A Hot Pepper for Cool Climes

When my faithful correspondent Sheila offered to send me seeds of a pepper variety called Hinkelhatz, I didn’t bother to ask what a Hinkelhatz pepper was. Every pepper variety, I figure, is worth trying at least once. As I laid the seeds on damp paper towels and later planted the sprouted seeds in pots in the greenhouse, I wondered what the fruit would be like, but I didn’t bother to research the question. And when I set the little plants out in the garden, again, I was too busy to look up a description.

It wasn’t until I idly picked and bit what I took to be an extra-small Shishito that I learned what I’d planted. I screamed, spit, and tore to the house, drooling all the way, to salve my burning tongue with a big spoonful of sour cream. Hinkelhatz peppers are hot!

I grow many varieties of peppers, but with our cool summer temperatures of the past few years the chiles have sadly developed little heat. And our summers are simply too short for most reliably fiery varieties, such as Habanero, to produce mature fruits. So the Hinkelhatz was a big surprise.

Because it has been grown for well over 150 years by a small group of Pennsylvania Mennonites, the Hinkelhatz has been added to the Slow Food Ark of Taste. The name of this pepper—“chicken heart” in Pennsylvania Dutch—aptly describes its size (1½ to 2 inches long) and shape (somewhat conical but blunt-ended and slightly furrowed). The Hinkelhatz starts out the same pale green color of the slighter longer—and never hot—Shishito. Some Pennsylvania Mennonites grow a yellow Hinkelhatz, but the commoner type, which I had, ripens orange-red. This description may remind you of the Habanero, but the Hinkelhatz has none of the Habanero’s characteristic aroma. Just the heat.

When the first frosts came in early October, very few of my Hinkelhatzes had ripened. I stored them in a box in our unheated guest bedroom, and I waited.

In mid-November, a few of the peppers had begun to rot; it was time to use the rest. Many were still fully green, so I put them in brine to ferment. About a third had ripened. These I would use in the way that Slow Food says the Pennsylvania Dutch do, as pepper vinegar.

The term pepper vinegar usually refers to vinegar that’s flavored by stuffing a jar full of hot peppers, pouring vinegar over, and letting it slowly draw out the peppers’ fire and flavor. Pepper vinegar of this sort is a common condiment in the West Indies and southeastern United States.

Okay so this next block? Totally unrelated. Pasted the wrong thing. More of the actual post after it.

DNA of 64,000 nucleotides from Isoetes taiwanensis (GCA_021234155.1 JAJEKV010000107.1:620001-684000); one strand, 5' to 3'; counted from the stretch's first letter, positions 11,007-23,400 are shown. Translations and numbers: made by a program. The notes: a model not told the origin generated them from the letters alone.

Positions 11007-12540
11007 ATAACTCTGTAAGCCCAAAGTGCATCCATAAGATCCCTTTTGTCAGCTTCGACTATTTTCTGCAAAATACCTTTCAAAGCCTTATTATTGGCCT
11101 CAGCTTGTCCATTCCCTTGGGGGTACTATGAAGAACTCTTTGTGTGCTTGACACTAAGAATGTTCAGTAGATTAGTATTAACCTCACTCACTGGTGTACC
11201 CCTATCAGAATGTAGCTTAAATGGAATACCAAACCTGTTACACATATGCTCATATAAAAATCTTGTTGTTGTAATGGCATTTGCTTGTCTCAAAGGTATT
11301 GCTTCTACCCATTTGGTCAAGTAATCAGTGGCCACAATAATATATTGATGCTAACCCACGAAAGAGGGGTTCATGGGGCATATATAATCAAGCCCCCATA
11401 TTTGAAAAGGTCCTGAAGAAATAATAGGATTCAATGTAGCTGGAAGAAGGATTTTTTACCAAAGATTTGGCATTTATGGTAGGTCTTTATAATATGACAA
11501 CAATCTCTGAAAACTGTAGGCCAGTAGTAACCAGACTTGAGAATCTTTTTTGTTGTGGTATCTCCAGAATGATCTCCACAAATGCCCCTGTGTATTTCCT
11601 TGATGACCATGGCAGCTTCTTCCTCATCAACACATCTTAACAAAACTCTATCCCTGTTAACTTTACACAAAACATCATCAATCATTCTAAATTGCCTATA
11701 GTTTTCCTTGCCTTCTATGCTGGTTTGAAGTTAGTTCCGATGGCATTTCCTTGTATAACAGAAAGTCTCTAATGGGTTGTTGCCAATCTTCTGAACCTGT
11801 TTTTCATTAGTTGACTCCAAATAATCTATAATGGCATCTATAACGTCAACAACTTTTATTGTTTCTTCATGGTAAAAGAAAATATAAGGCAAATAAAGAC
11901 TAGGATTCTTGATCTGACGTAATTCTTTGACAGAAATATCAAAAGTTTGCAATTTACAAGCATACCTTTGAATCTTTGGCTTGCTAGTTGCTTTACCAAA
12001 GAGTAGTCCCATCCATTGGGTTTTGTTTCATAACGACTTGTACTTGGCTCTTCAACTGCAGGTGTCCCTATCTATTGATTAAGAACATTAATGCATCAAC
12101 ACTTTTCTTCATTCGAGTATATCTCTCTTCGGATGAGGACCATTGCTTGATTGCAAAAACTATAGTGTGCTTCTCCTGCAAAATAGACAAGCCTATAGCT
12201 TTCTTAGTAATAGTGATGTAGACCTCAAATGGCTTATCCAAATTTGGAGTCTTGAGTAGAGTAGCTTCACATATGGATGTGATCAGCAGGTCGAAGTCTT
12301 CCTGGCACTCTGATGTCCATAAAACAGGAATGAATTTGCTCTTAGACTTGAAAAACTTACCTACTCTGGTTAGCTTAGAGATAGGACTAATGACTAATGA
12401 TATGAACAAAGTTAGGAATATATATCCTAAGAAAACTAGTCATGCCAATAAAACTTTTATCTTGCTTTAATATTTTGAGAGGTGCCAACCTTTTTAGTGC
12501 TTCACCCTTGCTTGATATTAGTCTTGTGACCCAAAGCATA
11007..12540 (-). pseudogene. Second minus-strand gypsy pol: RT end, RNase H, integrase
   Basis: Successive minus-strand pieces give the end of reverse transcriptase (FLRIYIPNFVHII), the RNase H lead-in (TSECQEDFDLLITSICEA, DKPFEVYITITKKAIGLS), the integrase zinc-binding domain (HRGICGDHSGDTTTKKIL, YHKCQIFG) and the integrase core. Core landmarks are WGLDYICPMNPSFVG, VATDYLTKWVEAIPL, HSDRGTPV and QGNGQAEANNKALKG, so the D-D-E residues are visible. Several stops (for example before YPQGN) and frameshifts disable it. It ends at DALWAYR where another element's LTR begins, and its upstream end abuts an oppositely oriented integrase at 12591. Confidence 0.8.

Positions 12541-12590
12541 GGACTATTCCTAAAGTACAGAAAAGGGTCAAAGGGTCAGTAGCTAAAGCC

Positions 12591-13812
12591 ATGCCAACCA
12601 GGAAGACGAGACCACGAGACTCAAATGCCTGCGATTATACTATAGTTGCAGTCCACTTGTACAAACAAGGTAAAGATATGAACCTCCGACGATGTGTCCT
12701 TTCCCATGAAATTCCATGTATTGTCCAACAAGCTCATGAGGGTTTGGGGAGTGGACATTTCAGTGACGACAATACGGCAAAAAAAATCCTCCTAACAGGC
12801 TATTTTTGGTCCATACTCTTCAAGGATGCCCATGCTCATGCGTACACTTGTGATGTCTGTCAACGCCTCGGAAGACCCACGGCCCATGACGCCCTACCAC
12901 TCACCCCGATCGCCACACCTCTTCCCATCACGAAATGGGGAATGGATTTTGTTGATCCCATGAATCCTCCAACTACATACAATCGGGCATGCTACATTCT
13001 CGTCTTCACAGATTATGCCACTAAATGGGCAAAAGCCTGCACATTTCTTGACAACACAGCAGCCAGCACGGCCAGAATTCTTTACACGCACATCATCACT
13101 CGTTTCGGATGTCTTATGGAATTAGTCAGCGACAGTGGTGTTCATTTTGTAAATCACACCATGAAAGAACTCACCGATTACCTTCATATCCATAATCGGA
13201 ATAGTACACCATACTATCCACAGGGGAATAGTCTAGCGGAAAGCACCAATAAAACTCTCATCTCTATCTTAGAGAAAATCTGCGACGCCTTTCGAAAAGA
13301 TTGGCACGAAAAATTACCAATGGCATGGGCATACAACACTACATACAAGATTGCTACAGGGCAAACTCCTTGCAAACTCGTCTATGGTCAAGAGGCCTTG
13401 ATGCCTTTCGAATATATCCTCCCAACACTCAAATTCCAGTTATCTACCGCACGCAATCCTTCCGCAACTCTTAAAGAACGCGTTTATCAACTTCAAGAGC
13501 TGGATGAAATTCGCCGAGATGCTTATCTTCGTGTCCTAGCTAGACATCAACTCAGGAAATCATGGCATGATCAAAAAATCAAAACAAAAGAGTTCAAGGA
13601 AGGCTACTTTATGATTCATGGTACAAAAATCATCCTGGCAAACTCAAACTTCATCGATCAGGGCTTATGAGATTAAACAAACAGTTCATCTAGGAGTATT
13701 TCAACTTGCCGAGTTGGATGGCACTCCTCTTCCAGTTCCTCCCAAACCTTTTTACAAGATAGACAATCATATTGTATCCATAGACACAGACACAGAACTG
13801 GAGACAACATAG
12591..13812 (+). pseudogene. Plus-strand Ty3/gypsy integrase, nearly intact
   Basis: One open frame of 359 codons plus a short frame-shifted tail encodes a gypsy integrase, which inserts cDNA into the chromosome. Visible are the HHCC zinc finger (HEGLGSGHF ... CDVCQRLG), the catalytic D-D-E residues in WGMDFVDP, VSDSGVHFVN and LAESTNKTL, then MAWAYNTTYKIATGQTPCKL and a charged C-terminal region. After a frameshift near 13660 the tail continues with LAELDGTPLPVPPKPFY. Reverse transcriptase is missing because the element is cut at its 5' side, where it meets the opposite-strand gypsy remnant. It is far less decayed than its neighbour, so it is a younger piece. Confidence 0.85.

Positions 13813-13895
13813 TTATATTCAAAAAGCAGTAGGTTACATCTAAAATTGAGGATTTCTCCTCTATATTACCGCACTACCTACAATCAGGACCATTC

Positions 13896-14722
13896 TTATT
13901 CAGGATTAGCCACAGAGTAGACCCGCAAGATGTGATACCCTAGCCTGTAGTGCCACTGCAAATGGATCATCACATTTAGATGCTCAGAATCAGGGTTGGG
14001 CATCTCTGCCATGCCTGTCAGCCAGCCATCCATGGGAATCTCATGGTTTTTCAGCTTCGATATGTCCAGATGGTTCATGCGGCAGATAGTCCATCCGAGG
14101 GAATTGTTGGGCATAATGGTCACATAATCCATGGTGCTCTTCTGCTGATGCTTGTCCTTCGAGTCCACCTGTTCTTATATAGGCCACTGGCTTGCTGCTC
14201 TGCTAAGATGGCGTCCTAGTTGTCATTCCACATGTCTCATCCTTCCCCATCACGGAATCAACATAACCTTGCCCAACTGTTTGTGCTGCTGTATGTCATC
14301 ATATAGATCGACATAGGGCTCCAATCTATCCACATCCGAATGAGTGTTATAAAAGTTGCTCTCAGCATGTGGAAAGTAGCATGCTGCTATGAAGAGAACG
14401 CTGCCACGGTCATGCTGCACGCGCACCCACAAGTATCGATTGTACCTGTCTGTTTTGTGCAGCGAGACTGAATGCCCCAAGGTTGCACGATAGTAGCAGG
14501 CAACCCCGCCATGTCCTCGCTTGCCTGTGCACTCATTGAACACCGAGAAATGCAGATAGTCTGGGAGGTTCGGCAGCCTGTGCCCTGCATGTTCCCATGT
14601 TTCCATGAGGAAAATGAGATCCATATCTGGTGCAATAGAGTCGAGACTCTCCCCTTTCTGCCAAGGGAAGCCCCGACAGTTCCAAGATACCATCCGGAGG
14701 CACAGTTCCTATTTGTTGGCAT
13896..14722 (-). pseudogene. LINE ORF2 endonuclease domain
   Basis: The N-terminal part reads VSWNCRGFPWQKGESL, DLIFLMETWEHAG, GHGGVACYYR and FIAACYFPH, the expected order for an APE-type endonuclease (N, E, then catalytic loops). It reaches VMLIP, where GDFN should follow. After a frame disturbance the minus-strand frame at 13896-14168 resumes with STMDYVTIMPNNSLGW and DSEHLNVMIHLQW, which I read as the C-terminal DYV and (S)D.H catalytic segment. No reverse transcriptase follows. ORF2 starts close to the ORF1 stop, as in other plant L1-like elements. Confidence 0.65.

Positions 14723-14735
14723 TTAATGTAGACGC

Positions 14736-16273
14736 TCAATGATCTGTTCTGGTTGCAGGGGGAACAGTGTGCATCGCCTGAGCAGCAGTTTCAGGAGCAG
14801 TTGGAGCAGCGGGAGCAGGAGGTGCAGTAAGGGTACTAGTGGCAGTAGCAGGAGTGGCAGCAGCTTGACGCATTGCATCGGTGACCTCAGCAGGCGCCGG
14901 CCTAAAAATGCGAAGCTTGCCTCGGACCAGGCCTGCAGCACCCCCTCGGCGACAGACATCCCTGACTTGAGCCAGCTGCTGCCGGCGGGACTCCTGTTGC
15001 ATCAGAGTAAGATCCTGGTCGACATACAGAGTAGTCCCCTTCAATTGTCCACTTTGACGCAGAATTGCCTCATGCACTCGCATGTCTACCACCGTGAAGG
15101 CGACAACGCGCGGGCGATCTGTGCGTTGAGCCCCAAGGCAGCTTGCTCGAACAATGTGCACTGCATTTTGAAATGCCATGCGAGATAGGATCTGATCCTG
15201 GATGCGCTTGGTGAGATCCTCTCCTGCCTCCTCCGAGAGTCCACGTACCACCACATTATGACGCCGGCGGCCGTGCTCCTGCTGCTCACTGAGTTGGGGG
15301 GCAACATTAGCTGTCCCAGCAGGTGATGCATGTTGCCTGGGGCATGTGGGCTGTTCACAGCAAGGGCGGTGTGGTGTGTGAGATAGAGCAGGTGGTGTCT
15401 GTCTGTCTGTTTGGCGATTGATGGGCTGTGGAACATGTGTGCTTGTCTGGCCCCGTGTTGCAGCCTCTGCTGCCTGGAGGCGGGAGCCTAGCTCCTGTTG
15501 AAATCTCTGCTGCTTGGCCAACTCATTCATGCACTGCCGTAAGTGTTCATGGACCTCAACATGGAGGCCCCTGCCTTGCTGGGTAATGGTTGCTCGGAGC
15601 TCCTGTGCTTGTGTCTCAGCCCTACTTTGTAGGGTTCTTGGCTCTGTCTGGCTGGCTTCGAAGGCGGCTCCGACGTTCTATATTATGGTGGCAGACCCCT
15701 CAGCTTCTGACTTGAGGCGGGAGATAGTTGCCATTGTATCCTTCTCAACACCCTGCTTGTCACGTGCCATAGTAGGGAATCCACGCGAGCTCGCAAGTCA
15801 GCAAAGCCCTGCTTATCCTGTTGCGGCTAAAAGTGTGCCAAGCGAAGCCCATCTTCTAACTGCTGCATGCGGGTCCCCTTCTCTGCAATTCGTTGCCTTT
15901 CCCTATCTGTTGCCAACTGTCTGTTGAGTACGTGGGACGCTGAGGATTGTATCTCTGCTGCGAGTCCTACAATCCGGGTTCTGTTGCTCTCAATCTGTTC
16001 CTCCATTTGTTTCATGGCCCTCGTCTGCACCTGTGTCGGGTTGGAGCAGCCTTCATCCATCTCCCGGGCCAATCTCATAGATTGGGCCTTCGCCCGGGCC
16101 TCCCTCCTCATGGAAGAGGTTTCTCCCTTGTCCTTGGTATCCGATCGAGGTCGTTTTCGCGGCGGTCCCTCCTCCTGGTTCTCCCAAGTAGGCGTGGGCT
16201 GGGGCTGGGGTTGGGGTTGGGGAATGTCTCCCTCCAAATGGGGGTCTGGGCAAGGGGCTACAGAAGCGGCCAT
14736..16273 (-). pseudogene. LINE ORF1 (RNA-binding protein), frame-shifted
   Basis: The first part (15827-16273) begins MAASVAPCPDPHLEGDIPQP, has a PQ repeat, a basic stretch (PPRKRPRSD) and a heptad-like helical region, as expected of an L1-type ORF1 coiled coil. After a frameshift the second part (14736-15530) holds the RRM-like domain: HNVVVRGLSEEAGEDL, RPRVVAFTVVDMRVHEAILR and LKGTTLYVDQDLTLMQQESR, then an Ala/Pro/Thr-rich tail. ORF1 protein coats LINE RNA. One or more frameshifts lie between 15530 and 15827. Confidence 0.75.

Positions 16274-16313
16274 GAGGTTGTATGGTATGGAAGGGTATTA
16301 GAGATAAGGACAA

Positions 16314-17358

But Slow Food describes the Pennsylvania Dutch pepper vinegar as made from cooked and puréed peppers. So I created what might be better called a pepper sauce, in this way:

Hinkelhatz Pepper Sauce

1 pound ripe hinkelhatz peppers, tops cut off
½ cups cider vinegar (5 percent)
1 teaspoon fine salt

Grind the ingredients together in a blender or food processor until the peppers appear minced (not puréed).  In a saucepan, simmer the mixture for 10 minutes. Press it through the fine screen of a food mill. Funnel the sauce into a bottle, and store it in the refrigerator.

Makes about 1 pint

The sauce turned out a beautiful vermilion and, as expected, quite hot. It seems strange that Pennsylvania Dutch folks, with their sugar- and vinegar-rich but otherwise bland cookery, would favor hot sauce of any kind, much less this kind. According to Slow Food, the Mennonites who grow Hinkelhatz peppers sprinkle pepper vinegar on their sauerkraut. I wish someone could tell the story of how this pepper arrived in Pennsylvania, presumably—though probably not directly—from Mexico, and how it came to be treasured and passed on through generations in a community of Mennonite farmers.

I thank those farmers for passing the Hinkelhatz on to the rest of the world.  Seeds for the red type are now available from many garden-seed companies.

6 thoughts on “A Hot Pepper for Cool Climes”

  1. Oh, I thought I told you that a Hinkelhatz is about half the Scovilles of a habanero? I made some “Hatz Sauce” last year using on of your tomato-based pepper/vinegar recipes (also lime juice), DH (who is Texan) said it wasn’t as hot as the commercial bottled pepper sauces so I’m still working on the recipe. They are very good substituted for habaneros in the Ball Habanero Gold recipe (I call my version Amish Gold – technically incorrect but I think it sounds better than Mennonite Gold LOL!).

    My peppers didn’t do well this year in the drought – I didn’t get a single Hinkelhatz from plants started this year, only a few from ones I overwintered in 5-gal pots. How are the Purple Serrano I sent you? Maybe you really don’t want the Bih Jolokia (haven’t fruited, I have 3 in pots) or Douglah, those are a million Scovilles!

    1. Sheila, probably you told me about the Hinkelhatz Scoville rating and I paid no attention.

      The Purple Serrano produced well, and the fruits ripened well in storage, but they turned out only very mildly hot. (Everyone, the purple color is in the blossoms; the leaves are green, and the fruits are green and black, ripening red. To me they don’t look like serranos; they are the size of jalapeños and tapered to a point like Fresnos.) I used them in salsas and relishes.

      Sure, I’d try the Bih Jolokia. I just wouldn’t take a big bite from one.

      You have a talent for naming!

  2. I have Hinkelhatz envy! I live in Tasmania Australia where we could be considered cool compared to the rest of Australia and would love to try these chilis but we have severe restrictions (quarantine) over what we can and can’t import into Tasmania and chilies and the rest of the solanaceae family are right out of the ballpark so we have to make do with a few varieties that our local seed companies can be bothered to grow…I think we need to import some Amish! 😉

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